August 24, 2008

More Biden Wiki Wackiness: A Whole Year Disappears

The Friday evening version of Joe Biden’s Wikipedia entry remains firmly ensconced in a Firefox tab on my desktop, so it can be compared to its current form as Obama-Biden’s busy bees brush it up. I’m doing comparisons as time allows, and there isn’t much of it at the moment.

One thing is quickly obvious — a whole year has disappeared:

BidenWikiSun082411AMvFri0822

Amazing. Where did 2004 go?

You’ll just loooooove what got moved to a different and less logical section of the entry, while the section “2004″ went away (Note: I originally believed that the text in the “2004″ section had been deleted; also see the Update below):

BidenWiki2004McCainAsKerryVP

(The text was moved to an area before the section for the 1988 campaign. For reasons unknown, the entry now posits that Biden didn’t “really” campaign in 2004, though evidence noted in the Update below indicates that he did.)

Joe Biden thought that John McCain would be perfectly qualified to be Veep on the Democratic ticket in 2004, and thus fit to serve as President if something should happen to John Kerry, his party’s nominee.

Now we get to hear Joe Biden tell us why John McCain shouldn’t be president.

It doesn’t get much better than that.

Incidentally the two footnoted links in the 2004 picture both work (here and here).

But, “oddly enough,” all that remains of the footnote relating to McCain is a headlined article at MSNBC with no text:

What are the odds that anyone in traditional media will take any interest in the ongoing whitewash? Or is it really possible that they’re participating in it?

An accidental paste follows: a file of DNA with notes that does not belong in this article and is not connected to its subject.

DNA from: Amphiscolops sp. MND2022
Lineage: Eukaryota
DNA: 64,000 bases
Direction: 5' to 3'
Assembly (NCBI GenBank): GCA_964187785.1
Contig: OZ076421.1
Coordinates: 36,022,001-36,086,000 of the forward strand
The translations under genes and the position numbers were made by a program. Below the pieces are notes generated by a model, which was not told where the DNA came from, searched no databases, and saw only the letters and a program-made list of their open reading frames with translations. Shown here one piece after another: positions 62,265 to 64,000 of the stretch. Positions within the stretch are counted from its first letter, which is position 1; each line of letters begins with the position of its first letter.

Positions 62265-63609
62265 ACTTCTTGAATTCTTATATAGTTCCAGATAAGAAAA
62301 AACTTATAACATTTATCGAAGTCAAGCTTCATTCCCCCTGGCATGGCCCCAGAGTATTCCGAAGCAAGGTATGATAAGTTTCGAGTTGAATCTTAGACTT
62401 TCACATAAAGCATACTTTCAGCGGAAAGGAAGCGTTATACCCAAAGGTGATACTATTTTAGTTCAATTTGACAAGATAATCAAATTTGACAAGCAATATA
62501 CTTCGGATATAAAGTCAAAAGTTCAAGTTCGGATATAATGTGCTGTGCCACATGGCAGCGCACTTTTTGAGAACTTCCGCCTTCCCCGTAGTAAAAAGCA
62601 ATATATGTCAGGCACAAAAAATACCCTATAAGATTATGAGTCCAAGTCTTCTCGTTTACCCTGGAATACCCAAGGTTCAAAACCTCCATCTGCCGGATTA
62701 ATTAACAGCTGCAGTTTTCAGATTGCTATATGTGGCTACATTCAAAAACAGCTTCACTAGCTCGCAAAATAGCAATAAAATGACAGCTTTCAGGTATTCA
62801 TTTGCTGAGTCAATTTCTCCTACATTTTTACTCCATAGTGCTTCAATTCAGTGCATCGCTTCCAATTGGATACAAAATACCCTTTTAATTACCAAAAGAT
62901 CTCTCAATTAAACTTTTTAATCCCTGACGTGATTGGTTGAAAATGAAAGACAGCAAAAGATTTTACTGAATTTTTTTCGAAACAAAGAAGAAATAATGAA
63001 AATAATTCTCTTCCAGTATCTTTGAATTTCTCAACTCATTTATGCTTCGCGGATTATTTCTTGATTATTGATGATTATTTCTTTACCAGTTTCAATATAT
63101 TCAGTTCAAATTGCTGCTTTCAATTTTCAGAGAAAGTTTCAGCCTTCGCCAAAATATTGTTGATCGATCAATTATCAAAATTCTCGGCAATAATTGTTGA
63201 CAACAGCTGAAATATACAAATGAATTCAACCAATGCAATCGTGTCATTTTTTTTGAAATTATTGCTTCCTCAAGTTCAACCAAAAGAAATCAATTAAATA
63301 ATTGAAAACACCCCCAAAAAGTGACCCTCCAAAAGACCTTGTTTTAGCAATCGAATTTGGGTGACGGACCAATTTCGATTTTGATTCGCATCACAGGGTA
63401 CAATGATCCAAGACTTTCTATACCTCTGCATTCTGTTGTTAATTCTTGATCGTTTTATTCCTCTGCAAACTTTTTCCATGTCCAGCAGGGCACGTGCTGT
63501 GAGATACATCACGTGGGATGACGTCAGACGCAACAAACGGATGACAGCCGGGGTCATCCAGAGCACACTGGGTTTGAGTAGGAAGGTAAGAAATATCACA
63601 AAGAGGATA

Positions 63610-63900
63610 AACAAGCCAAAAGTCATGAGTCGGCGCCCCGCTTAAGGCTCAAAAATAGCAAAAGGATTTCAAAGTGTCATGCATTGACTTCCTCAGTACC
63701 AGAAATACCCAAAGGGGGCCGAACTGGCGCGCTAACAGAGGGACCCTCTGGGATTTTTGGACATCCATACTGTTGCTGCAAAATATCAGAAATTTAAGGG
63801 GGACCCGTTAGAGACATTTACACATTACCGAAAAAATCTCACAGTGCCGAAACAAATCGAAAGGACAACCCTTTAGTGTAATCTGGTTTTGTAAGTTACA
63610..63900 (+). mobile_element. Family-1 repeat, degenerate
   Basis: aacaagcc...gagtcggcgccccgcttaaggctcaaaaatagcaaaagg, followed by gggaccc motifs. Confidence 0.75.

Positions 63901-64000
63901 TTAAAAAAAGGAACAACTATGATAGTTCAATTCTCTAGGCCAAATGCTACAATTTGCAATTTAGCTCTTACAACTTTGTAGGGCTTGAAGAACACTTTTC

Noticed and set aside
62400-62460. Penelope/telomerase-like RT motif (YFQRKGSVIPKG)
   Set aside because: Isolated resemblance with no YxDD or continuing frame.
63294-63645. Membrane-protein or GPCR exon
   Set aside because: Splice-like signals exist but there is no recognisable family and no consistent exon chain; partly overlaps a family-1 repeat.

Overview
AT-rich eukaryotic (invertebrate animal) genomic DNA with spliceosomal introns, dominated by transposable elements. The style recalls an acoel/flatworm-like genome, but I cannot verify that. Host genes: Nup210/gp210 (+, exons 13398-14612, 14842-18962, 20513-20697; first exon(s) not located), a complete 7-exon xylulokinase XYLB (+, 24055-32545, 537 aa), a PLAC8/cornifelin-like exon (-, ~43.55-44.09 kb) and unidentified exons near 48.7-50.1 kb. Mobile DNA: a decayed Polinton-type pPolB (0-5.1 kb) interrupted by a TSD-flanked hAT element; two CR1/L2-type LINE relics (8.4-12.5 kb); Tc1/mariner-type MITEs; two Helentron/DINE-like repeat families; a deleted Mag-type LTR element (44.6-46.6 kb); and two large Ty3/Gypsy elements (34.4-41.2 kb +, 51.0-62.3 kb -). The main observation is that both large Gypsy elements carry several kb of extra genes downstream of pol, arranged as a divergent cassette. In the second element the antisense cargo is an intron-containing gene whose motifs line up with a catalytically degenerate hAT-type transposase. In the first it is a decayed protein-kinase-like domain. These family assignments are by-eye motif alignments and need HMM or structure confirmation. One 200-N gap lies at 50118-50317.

Cross-posted at NewsBusters.org.

_______________________________________________

UPDATE: I have made some modifications to the original entry, given the circumstances.

Before Biden was picked by Obama, there was a section in “presidential campaigns” called “2004.” That heading for that “whole year” has disappeared, as if he didn’t “campaign” for president. The headline of this post is therefore fine.

We can split hairs over the definition of “campaign,” but you’ll see at this CNN link from early 2004 that after Kerry was the clear nominee, Biden was considered someone “Who’s out.” The fact that he’s on the list means that in mid-2003, he must have been considered among the viable candidates with serious intentions to run, and that CNN considers him to have to some extent “campaigned.” “Campaigning” includes trying to bring on big-money donors and/or big-money connections and finding out that the money isn’t there, as Biden did.

The problem, if I recall correctly, is that Howard Dean was hogging all of the oxygen during that time, and people like Biden and certain others in the “who’s out” group couldn’t get noticed.

So I believe that the original 2004 entry was valid where it was, and its text should never have been moved to above 1988. I didn’t scour the entry from top to bottom to see where the text had been moved. Who would?

I have now noted that the text was moved to an illogical place, but that doesn’t change the fact that 2004 as a “Biden presidential campaign” disappeared — apparently, only because he was selected as Obama’s Veep. There’s no defense for that.

All of this makes it a slightly less egregious whitewash, but a whitewash nonetheless.

More to the point re the ads and disads of Wiki, the “wiki community” was fine with the entry for the 2004 section until Biden was selected. There is no reason, besides an invalid agenda-driven one, that Biden’s selection should have affected that section’s existence or its text’s location in any way, shape, or form.